What Is a Beneficiary?
Your 401(k) beneficiary is the person, people, or organization that would receive your account if you passed away. You can designate a primary beneficiary (first in line) and a contingent beneficiary (second in line) for your retirement account. If you are married, your spouse is typically your primary beneficiary, and your contingent beneficiary can be anyone you choose. If you plan on naming your children or another person as your primary beneficiary, your spouse needs to sign off on it. If you are single, you may name whomever you like as your primary and contingent beneficiaries. You should review your beneficiary designations when you have major life changes like marriage, divorce, children, or a death in the family.

What Happens If I Don’t Designate My Beneficiary?
If you don’t name a beneficiary (and you’re married), your spouse will typically still receive the funds, but it may take more time. If you are single without a named beneficiary, your savings may become a part of your estate, meaning the courts become involved. Keep in mind that this can be a long and expensive process for your grieving family or friends. By actively naming your beneficiaries, you will likely spare your loved ones time, money, and frustration.

A will is a great estate-planning tool. However, it doesn’t cover your retirement assets. Naming your beneficiary designations in your retirement plan will help your loved ones avoid more paperwork and stress.

Types of Beneficiaries
Make sure you understand the different types of beneficiaries.

Primary: This is a person/entity you designate as first in line to inherit your assets. More than one can be named if you are not married.

Example: You are unmarried and your primary beneficiary is split 50/50 between two siblings.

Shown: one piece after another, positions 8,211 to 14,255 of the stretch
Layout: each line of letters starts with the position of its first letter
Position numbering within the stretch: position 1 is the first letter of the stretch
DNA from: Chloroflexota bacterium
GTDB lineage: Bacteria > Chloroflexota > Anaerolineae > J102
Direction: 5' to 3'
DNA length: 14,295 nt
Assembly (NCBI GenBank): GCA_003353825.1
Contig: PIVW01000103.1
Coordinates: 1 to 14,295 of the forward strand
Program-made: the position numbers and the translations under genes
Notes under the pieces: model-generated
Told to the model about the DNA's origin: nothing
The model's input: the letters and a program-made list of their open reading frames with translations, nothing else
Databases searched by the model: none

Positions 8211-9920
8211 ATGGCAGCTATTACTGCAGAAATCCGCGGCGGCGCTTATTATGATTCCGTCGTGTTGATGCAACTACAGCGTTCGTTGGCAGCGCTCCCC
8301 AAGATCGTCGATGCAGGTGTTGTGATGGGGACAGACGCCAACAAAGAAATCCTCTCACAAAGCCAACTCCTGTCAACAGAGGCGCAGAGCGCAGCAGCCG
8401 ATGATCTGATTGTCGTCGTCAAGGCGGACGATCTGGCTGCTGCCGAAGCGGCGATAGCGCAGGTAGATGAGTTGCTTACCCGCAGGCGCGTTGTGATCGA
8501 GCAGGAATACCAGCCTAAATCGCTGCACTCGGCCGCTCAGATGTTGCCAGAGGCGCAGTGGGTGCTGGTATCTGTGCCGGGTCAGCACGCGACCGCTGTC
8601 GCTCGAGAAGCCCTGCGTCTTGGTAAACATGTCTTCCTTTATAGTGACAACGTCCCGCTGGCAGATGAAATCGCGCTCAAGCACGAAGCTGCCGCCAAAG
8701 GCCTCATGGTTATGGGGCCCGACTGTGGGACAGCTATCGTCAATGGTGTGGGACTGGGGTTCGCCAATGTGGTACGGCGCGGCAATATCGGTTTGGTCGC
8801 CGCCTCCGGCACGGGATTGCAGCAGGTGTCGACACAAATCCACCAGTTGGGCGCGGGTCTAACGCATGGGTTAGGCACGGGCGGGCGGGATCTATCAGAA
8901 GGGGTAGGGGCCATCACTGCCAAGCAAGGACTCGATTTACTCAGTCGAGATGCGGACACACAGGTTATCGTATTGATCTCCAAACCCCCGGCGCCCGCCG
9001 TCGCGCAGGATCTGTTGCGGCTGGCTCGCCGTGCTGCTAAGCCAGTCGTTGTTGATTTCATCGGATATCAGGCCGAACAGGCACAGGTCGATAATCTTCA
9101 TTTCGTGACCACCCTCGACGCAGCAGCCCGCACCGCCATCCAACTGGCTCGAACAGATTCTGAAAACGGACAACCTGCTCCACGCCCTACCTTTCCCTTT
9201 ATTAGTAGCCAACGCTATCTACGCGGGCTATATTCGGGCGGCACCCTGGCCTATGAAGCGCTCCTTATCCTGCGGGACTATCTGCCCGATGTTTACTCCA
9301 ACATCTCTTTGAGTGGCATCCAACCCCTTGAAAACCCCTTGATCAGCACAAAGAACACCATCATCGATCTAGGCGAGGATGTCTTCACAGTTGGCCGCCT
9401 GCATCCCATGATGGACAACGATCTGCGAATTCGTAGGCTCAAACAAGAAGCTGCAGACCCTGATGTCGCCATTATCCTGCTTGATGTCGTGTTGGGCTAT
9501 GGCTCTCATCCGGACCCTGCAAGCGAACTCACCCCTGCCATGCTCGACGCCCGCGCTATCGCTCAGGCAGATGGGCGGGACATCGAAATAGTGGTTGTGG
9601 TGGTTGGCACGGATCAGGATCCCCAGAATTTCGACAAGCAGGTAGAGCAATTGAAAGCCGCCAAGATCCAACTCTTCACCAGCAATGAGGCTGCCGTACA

Contingent: This is your backup to your primary beneficiary. If your primary beneficiary has passed away prior to your death, the contingent will be next to receive the specified share of your account. More than one person or entity can be named as contingent beneficiaries as well.

Example: Your spouse is your primary beneficiary and your two children are contingent beneficiaries split 50/50.

Charities: Charitable organizations can be listed as primary or contingent beneficiaries, although they must have the legal ability to accept your assets. Information on the charity will be needed as well, such as the name of the charity’s contact person.

Minors: If you want to designate a minor child as a beneficiary, you will want to nominate a custodian to manage the money in your beneficiary’s interest, or create a trust with the minor child as beneficiary to the trust (and name the trust as beneficiary to your retirement account).*

So How Can I Name My Beneficiaries?
Typically, you may designate your beneficiary online. Sign in to your 401(k) account on your provider’s website. Locate the beneficiary section and add or update your information. Please note: If you are married and opt not to designate your spouse, additional signatures and/or paperwork may be required.

*Consider speaking to an estate attorney if you plan to name a minor child, trust, or charitable organization as your 401(k) plan beneficiary.